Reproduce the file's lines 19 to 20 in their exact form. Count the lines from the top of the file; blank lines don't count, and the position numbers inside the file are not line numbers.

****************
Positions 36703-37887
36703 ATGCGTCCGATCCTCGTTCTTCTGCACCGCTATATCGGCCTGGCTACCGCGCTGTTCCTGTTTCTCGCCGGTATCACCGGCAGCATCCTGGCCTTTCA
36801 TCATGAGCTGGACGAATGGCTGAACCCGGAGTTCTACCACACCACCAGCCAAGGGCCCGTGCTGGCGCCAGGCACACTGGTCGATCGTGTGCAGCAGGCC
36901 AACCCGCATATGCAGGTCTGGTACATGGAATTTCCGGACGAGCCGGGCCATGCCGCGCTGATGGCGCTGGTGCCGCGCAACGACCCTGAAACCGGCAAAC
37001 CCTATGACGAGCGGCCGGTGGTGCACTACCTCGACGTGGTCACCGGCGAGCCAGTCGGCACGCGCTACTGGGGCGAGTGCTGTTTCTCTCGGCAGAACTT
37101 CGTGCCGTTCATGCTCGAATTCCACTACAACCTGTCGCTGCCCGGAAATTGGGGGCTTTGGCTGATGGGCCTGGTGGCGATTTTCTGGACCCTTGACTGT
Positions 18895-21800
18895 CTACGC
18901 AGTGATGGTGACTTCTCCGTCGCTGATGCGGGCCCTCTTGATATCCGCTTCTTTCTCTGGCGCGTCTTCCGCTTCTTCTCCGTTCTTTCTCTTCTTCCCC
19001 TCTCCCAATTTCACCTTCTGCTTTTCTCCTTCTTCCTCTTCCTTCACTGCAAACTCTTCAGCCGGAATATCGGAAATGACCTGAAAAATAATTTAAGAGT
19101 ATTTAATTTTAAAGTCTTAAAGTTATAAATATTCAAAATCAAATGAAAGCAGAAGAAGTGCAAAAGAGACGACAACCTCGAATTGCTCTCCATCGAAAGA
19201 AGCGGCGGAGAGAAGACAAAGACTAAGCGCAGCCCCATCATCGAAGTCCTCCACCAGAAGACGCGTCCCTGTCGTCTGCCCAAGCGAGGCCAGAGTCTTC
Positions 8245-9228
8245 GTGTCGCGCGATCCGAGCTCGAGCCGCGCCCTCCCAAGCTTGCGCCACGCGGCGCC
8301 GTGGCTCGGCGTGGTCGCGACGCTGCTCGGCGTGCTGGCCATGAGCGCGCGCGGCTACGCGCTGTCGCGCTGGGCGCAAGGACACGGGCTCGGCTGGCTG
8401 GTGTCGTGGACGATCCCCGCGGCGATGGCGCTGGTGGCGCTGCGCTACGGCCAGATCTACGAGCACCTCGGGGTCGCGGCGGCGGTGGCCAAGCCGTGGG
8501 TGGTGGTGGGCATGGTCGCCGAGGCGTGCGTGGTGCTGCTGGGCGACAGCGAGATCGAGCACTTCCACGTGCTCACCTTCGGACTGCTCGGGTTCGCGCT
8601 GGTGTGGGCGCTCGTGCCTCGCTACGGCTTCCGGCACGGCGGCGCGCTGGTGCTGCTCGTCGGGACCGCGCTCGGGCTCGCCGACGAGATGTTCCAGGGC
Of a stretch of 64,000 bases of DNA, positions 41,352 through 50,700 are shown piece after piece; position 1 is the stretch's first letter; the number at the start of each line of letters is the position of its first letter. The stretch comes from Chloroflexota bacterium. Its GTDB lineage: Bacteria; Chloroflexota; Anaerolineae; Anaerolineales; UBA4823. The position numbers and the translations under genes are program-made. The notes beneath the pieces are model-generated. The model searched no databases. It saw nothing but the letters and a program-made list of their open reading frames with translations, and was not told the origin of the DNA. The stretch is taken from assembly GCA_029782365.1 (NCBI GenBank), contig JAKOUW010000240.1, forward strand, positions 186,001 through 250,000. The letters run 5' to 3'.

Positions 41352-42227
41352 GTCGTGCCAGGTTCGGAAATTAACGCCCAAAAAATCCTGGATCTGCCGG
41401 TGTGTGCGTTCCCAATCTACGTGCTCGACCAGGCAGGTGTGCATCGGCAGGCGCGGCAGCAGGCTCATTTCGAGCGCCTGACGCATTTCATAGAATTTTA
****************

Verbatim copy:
Of a stretch of 64,000 bases of DNA, positions 41,352 through 50,700 are shown piece after piece; position 1 is the stretch's first letter; the number at the start of each line of letters is the position of its first letter. The stretch comes from Chloroflexota bacterium. Its GTDB lineage: Bacteria; Chloroflexota; Anaerolineae; Anaerolineales; UBA4823. The position numbers and the translations under genes are program-made. The notes beneath the pieces are model-generated. The model searched no databases. It saw nothing but the letters and a program-made list of their open reading frames with translations, and was not told the origin of the DNA. The stretch is taken from assembly GCA_029782365.1 (NCBI GenBank), contig JAKOUW010000240.1, forward strand, positions 186,001 through 250,000. The letters run 5' to 3'.

Positions 41352-42227